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Judges uphold man’s resisting law enforcement conviction

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Finding the evidence to be sufficient to support a man’s conviction of misdemeanor resisting law enforcement, the Indiana Court of Appeals affirmed his conviction Monday. The judges also found no error in the trial court’s instructions to the jury.

Police responded to a call regarding battery on a person. Freddie Patterson and his cousin appeared intoxicated and did not have any visible injuries. Both said Patterson’s wife, Martha, struck them with her cane. While talking to the wife, Patterson became angry and got in the face of one of the officers in such a manner that the officer felt threatened. When he pushed Patterson back, Patterson charged him again. The two officers struggled to handcuff Patterson and considered using a Taser, but, instead, one officer struck Patterson with an open hand on his face. They were then able to handcuff him.

Patterson was convicted of Class A misdemeanor resisting arrest. In Freddie Patterson v. State of Indiana, 49A02-1311-CR-944, he argued that the evidence doesn’t support his conviction and that the trial court erred by giving an edited version of a jury instruction he tendered and by adding a sentence to another instruction.

The judges rejected Patterson’s claim that the officers used excessive force, thus justifying his actions. They pointed to the officer’s testimony that he felt threatened by Patterson, who was taller and heavier than the officer and that the officers wrestled with Patterson for several minutes before striking him with an open hand in order to handcuff hm.

Patterson claimed the deleted sentence from his tendered jury instruction was an abuse of discretion because none of the other instructions addressed the privilege to resist when an officer uses excessive force. But several other instructions – including the one in which a sentence was removed, adequately addressed Patterson’s right to lawfully resist if the officers used excessive force, Judge Rudolph Pyle III wrote.

Also, there was no fundamental error when the court added a sentence suggested by the state regarding forcibly resisting. The judges found the sentence helps to fully define “forcibly resists” and does not present an appellate standard of review as Patterson argued.
 

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  1. From his recent appearance on WRTV to this story here, Frank is everywhere. Couldn't happen to a nicer guy, although he should stop using Eric Schnauffer for his 7th Circuit briefs. They're not THAT hard.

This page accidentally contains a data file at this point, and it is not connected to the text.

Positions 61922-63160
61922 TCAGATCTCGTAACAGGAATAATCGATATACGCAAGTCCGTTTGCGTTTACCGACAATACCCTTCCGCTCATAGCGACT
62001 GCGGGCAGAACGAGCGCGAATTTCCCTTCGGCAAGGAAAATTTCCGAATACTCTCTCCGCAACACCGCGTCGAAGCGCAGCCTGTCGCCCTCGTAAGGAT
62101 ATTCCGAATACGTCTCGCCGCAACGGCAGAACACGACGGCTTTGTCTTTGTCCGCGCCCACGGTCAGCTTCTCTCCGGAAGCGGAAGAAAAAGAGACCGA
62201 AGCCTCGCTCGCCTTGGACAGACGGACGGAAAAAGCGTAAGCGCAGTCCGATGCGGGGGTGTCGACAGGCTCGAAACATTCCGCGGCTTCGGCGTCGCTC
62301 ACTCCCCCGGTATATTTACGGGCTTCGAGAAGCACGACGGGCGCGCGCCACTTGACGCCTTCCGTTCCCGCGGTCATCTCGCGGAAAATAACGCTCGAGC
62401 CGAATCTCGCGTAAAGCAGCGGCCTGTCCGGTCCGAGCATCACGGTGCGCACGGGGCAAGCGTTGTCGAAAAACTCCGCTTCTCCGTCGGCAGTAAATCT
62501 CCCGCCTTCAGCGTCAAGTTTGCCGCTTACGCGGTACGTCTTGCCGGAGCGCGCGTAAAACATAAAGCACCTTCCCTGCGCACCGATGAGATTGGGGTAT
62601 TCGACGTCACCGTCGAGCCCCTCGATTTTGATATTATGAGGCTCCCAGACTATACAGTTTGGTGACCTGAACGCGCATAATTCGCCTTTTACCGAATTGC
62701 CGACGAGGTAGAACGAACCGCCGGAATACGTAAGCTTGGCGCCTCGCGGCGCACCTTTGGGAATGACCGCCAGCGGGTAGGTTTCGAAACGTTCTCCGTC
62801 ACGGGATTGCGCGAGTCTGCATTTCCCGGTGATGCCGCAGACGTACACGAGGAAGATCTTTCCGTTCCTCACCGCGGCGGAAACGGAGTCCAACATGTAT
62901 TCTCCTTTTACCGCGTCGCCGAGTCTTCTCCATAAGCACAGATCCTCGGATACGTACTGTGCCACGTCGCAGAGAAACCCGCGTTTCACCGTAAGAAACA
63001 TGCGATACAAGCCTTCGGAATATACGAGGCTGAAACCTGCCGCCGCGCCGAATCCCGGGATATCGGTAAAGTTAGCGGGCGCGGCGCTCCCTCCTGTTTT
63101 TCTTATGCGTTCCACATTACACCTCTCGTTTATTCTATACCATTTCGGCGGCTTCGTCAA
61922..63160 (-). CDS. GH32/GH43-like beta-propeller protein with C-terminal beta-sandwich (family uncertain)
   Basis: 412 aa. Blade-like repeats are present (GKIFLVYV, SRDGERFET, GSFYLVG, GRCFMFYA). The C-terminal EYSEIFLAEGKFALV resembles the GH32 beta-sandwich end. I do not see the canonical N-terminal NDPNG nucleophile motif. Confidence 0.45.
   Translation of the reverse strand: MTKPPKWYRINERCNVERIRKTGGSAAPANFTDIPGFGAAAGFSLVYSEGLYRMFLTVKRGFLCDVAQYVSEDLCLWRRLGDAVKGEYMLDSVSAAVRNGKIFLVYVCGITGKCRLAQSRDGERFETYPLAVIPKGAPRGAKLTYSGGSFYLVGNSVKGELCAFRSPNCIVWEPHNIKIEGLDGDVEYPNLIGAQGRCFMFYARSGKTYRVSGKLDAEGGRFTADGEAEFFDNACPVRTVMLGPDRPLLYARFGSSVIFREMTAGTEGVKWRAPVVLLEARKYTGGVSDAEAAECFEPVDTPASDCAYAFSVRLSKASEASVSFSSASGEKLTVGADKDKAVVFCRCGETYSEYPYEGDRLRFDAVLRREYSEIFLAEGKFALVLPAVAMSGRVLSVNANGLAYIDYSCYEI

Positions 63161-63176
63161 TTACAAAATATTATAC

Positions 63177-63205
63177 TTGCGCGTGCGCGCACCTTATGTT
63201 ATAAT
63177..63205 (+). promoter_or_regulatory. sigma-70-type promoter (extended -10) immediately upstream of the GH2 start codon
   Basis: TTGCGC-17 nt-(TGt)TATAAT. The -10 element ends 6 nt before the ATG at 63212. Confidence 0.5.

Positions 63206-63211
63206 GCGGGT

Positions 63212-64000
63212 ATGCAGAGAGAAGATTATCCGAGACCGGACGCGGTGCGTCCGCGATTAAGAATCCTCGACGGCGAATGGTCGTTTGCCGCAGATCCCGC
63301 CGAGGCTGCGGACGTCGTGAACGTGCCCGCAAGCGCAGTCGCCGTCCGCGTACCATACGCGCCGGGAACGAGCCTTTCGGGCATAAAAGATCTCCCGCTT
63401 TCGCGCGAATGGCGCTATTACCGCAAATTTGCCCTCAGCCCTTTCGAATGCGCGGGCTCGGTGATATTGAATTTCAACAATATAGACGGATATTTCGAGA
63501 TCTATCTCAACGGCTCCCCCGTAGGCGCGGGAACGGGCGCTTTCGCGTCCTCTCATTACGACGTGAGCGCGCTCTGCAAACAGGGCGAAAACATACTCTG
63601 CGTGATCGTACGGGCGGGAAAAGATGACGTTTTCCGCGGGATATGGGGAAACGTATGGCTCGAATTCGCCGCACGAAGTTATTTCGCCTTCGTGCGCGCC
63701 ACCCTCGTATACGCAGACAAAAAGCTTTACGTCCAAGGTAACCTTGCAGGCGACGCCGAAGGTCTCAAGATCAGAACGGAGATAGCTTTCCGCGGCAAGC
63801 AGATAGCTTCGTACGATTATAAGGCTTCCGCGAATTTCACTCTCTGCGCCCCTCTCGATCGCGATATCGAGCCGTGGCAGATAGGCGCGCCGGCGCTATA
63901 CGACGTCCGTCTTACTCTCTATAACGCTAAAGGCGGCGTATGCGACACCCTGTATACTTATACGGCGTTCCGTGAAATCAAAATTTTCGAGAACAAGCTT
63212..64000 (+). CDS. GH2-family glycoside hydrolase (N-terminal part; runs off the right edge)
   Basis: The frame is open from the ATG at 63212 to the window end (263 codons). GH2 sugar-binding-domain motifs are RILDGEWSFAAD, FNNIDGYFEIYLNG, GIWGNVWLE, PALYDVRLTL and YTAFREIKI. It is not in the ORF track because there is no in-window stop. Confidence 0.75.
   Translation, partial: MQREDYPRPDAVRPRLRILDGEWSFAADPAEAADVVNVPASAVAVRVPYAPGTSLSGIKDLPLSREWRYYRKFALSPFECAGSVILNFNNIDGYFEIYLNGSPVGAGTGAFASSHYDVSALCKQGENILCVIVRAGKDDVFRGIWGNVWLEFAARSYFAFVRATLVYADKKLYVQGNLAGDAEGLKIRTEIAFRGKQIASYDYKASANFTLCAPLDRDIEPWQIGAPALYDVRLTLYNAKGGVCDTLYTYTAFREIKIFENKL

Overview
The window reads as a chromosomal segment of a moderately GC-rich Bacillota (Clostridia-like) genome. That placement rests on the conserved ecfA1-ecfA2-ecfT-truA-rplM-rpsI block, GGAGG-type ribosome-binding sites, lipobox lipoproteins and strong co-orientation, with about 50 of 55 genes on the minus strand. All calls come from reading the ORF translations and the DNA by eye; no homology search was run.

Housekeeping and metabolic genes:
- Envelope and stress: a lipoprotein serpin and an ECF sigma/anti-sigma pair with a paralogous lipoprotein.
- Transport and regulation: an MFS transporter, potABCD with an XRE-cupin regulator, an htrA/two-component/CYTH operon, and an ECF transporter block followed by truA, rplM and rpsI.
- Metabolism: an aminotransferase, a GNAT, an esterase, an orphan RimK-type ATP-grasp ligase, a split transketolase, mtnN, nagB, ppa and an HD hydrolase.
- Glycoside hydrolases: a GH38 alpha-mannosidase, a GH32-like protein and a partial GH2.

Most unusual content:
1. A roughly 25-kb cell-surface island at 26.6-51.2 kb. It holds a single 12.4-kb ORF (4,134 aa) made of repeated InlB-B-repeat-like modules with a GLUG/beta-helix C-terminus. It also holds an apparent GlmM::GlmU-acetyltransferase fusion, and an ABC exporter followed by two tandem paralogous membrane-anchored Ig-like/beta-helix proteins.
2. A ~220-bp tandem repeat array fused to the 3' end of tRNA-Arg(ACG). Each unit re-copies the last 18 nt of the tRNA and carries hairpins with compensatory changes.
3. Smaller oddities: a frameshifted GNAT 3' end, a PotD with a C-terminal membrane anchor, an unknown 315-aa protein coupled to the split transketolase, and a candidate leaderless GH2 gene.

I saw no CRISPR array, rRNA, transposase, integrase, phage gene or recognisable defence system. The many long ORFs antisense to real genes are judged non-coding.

2. They learn our language prior to coming here. My grandparents who came over on the boat, had to learn English and become familiarize with Americas customs and culture. They are in our land now, speak ENGLISH!!

  3. @ Rebecca D Fell, I am very sorry for your loss. I think it gives the family solace and a bit of closure to go to a road side memorial. Those that oppose them probably did not experience the loss of a child or a loved one.

  4. If it were your child that died maybe you'd be more understanding. Most of us don't have graves to visit. My son was killed on a state road and I will be putting up a memorial where he died. It gives us a sense of peace to be at the location he took his last breath. Some people should be more understanding of that.

  5. Can we please take notice of the connection between the declining state of families across the United States and the RISE OF CPS INVOLVEMENT??? They call themselves "advocates" for "children's rights", however, statistics show those children whom are taken from, even NEGLIGENT homes are LESS likely to become successful, independent adults!!! Not to mention the undeniable lack of respect and lack of responsibility of the children being raised today vs the way we were raised 20 years ago, when families still existed. I was born in 1981 and I didn't even ever hear the term "CPS", in fact, I didn't even know they existed until about ten years ago... Now our children have disagreements between friends and they actually THREATEN EACH OTHER WITH, "I'll call CPS" or "I'll have [my parent] (usually singular) call CPS"!!!! And the truth is, no parent is perfect and we all have flaws and make mistakes, but it is RIGHTFULLY OURS - BY THE CONSTITUTION OF THIS GREAT NATION - to be imperfect. Let's take a good look at what kind of parenting those that are stealing our children are doing, what kind of adults are they producing? WHAT ACTUALLY HAPPENS TO THE CHILDREN THAT HAVE BEEN RIPPED FROM THEIR FAMILY AND THAT CHILD'S SUCCESS - or otherwise - AS AN ADULT.....

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